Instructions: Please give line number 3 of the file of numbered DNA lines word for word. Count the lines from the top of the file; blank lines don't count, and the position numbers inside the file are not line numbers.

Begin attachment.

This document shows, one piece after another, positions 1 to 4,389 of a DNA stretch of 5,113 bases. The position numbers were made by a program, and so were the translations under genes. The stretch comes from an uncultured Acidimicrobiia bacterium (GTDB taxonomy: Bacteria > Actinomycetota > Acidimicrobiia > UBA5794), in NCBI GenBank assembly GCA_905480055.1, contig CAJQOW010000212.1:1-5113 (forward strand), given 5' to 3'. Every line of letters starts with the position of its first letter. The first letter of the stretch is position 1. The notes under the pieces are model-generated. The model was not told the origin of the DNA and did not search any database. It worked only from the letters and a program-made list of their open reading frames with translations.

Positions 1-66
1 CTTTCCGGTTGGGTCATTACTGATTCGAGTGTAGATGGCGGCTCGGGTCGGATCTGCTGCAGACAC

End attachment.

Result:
1 CTTTCCGGTTGGGTCATTACTGATTCGAGTGTAGATGGCGGCTCGGGTCGGATCTGCTGCAGACAC